Negosentro|As a freelancer, you’re constantly interacting with potential opportunities, both online and face-to-face. Building a strong list of potential clients is one of the best ways to ensure a steady stream of business, but it can be hard to tell whether a new client is actually looking to take advantage of you Vet Potential Clients.
Countless people are looking to cheat businesses each day, but this act is particularly heinous when it’s against a freelancer. After all, a single bad client could put your entire operation at risk. When you want to ascertain your safety in the tumultuous world of freelancing, here are some of the best tips to vet your potential opportunities.
Look up their phone number
When a prospective client comes around, the first thing you should do is look up their phone number. It’s not uncommon for a shady client to hide important information about their operations. Luckily, a phone number never lies.
A phone number can reveal a lot of information about an individual and a business. In some cases, a simple background check can help you find mugshots, access criminal records, and prove a client’s legitimacy. While you won’t be able to get sensitive information like access to their tax returns folder, this simple tool can help you determine whether a client is high risk or not. After you ensure that the person or business is a valid opportunity, then you can start the onboarding process and begin working out deals.
Get them on the phone
In the age of technology, it can be easy to solely work with people online. An email here and a direct message there can lock in deals in seconds. But failing to talk to someone on the phone is a huge mistake that many young entrepreneurs tend to make.
Talking on the phone enables a freelancer to gain vital interaction with a prospective client. Not only can you better determine the client’s wants and needs in real time but you can get a better idea of their respect for your business Vet Potential Clients.
For example, entrepreneur Clayton Wood once listened to a client yell at him for more than 10 minutes. This simple phone call enabled Wood to pick up on this red flag sooner than later. If a potential client is not willing to treat a business with respect from the start, the relationship will continue to grow worse over time. This can waste time, money, and countless hours of effort Vet Potential Clients.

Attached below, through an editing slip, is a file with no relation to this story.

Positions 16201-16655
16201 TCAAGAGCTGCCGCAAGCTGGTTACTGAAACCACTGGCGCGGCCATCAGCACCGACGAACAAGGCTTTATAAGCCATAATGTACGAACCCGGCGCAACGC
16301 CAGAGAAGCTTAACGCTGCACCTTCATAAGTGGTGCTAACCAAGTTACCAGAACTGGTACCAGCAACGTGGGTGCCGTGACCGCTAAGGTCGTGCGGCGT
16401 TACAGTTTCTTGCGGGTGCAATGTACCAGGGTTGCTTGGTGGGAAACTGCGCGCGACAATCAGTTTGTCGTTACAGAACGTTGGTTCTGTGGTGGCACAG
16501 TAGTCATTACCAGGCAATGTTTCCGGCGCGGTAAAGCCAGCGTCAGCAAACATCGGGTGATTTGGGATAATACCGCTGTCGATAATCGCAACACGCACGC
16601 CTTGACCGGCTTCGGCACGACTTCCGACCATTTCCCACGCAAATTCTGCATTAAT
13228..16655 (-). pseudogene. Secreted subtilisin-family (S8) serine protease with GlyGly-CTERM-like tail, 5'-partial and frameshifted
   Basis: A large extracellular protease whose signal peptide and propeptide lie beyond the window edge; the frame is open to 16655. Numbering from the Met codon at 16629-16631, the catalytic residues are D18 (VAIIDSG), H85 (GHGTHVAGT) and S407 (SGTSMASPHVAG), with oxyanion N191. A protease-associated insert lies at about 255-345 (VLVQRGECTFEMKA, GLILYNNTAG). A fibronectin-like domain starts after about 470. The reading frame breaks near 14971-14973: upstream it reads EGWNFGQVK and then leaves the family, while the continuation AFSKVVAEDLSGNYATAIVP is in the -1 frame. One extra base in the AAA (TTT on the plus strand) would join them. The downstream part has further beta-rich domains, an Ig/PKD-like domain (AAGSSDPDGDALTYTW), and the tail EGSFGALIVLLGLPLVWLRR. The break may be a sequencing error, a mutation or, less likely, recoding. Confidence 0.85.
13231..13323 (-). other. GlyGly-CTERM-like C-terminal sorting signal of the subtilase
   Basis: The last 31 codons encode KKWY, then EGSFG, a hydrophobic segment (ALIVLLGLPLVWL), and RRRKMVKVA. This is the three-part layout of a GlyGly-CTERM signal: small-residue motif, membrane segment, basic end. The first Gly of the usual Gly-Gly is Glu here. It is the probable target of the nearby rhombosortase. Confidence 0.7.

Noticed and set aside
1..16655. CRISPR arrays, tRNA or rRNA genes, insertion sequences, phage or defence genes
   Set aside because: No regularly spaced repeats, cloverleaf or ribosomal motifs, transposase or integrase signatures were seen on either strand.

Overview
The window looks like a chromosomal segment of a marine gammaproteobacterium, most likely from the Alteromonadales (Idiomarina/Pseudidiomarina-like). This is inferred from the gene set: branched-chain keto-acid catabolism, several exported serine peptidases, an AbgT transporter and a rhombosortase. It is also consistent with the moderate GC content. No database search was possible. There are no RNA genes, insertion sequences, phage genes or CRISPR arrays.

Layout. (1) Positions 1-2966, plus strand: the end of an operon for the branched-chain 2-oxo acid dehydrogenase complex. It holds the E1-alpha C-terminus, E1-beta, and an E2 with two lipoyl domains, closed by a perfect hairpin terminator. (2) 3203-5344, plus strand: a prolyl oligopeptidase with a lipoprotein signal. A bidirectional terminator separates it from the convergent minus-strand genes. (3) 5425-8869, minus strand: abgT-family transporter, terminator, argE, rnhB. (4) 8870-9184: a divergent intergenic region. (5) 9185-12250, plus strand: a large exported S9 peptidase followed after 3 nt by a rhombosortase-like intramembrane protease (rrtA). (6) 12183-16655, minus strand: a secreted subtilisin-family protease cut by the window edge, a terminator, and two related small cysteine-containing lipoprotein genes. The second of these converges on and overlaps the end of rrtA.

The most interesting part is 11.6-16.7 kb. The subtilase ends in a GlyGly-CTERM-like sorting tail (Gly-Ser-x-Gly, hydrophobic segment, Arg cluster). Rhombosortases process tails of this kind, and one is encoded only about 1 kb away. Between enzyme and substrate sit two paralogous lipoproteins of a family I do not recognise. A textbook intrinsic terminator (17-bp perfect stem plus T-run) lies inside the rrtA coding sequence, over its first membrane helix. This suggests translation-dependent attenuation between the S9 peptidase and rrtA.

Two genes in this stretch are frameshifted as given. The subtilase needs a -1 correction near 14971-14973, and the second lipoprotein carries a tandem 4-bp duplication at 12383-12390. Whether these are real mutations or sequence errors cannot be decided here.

Craft an agenda
Before you begin your onboarding process, creating an agenda to vet your client will enable you to get all the important information you need. This can help you establish the core criteria a potential client needs to meet to work with you. It might seem silly to create a checklist for each client, but setting clear expectations from the start will save you plenty of time later.
Before anything is signed, be sure to draft an agenda that lists important questions about a client. Some freelancers might ask:
- Have you worked with a freelancer before?
- What is the scope of work?
- Are you willing to meet my rates?
- How often do you want updates on the project?
These questions will differ from freelancer to freelancer. Regardless, asking these questions will help you figure out if an opportunity is viable based on your abilities as a contractor Vet Potential Clients.
Demand a contract
Once you’ve officially vetted a client, it’s important to draft a contract. These agreements should be signed and copied to ascertain that you’re meeting your end of the bargain. The contract should include important information, including the agreed upon rate, the project’s deadline, and potential legal issues that might arise. For example, it’s within your rights to request arbitration services instead of court trials should a disagreement arise Vet Potential Clients.
A contract is the best way to protect yourself and your business. If a client is unwilling to sign the contract, this is the final indication that working with this person is a bad idea. When you’re ready to better vet your clients, rely on these tips to stay safe Vet Potential Clients.